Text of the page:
Send to

Choose Destination
Arthritis Rheum. 2005 Dec;52(12):4028-38.

Induction of endothelial cell apoptosis by the binding of anti-endothelial cell antibodies to Hsp60 in vasculitis-associated systemic autoimmune diseases.

Author information

Brest University Medical School, Brest, France.



Anti-endothelial cell antibodies (AECAs), which recognize a number of endothelial antigens, are seen in patients with systemic autoimmune diseases, more often in the presence of vasculitis than in its absence. Some AECAs induce apoptosis of endothelial cells (ECs), but their target antigens remain unknown. The aim of this study was to determine whether Hsp60 is a target antigen and whether AECAs induce apoptosis in ECs.


Two-dimensional electrophoresis and conventional Western blotting techniques were used to characterize AECA targets. Hsp60 reactivity was determined by enzyme-linked immunosorbent assay.


Hsp60 was shown to be targeted by a proportion of AECAs. The level of reactivity was higher in patients with systemic autoimmune disease and vasculitis than in those without vasculitis and in patients with systemic lupus erythematosus than in patients with other systemic autoimmune diseases. Hsp60 was expressed on the plasma membrane of heat-stressed ECs, and this followed Hsp60 messenger RNA transcription, confinement of the protein to the cytoplasm, and translocation of the protein to the surface. Shedding of Hsp60 from ECs was induced by stress and resulted in the binding of soluble Hsp60 to the surface of ECs, particularly stressed ECs. Apoptosis of ECs was triggered by anti-Hsp60-containing AECA-positive sera and was inhibited by preincubation of the ECs with recombinant Hsp60.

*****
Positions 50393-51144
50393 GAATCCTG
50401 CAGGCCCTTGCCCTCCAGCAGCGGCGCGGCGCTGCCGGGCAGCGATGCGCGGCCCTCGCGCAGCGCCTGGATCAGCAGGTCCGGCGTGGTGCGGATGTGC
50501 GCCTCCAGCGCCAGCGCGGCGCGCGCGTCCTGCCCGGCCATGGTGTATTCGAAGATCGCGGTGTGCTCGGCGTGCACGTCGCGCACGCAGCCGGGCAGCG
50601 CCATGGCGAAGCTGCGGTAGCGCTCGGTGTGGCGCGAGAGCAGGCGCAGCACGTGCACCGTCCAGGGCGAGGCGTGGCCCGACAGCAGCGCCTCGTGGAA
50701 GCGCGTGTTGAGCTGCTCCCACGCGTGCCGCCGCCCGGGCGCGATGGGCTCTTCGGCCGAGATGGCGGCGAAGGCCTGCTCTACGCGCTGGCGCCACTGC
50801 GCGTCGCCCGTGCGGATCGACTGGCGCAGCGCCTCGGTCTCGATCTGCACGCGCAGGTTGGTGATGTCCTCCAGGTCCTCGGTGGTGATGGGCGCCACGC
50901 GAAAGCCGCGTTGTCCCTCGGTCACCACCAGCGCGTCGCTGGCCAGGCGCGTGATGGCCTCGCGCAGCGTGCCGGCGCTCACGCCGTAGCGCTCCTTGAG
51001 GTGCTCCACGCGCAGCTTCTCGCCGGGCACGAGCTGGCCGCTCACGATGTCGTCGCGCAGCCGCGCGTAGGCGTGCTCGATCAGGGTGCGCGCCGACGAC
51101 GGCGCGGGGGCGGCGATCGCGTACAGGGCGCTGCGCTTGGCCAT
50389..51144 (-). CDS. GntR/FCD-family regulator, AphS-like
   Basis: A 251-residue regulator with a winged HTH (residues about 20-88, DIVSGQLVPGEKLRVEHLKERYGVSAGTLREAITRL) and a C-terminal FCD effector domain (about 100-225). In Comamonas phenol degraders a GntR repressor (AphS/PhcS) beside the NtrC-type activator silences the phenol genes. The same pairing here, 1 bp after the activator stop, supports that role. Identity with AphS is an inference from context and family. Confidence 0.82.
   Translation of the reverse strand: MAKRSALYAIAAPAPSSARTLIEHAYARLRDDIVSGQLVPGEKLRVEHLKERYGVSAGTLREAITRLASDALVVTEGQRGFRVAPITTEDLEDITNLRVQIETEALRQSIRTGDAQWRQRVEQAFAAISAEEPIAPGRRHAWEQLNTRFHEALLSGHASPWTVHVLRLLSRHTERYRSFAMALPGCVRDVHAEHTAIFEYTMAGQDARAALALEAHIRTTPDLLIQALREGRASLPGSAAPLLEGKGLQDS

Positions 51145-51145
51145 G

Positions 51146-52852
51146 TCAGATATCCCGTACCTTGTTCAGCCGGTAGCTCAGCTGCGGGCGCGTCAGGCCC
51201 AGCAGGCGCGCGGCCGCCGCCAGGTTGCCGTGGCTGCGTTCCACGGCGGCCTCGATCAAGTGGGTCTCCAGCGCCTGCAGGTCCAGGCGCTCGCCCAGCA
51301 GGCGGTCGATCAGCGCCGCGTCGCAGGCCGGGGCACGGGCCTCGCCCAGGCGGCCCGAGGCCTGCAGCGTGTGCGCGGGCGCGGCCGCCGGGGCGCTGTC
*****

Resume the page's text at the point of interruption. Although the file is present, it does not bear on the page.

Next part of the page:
Our data support the notion that Hsp60 is an important target for AECAs and that such an interaction contributes to pathogenic effects, especially in vasculitis-associated systemic autoimmune disease.

[Indexed for MEDLINE]
Free full text

Supplemental Content

Full text links

Icon for Wiley
Loading ...
Support Center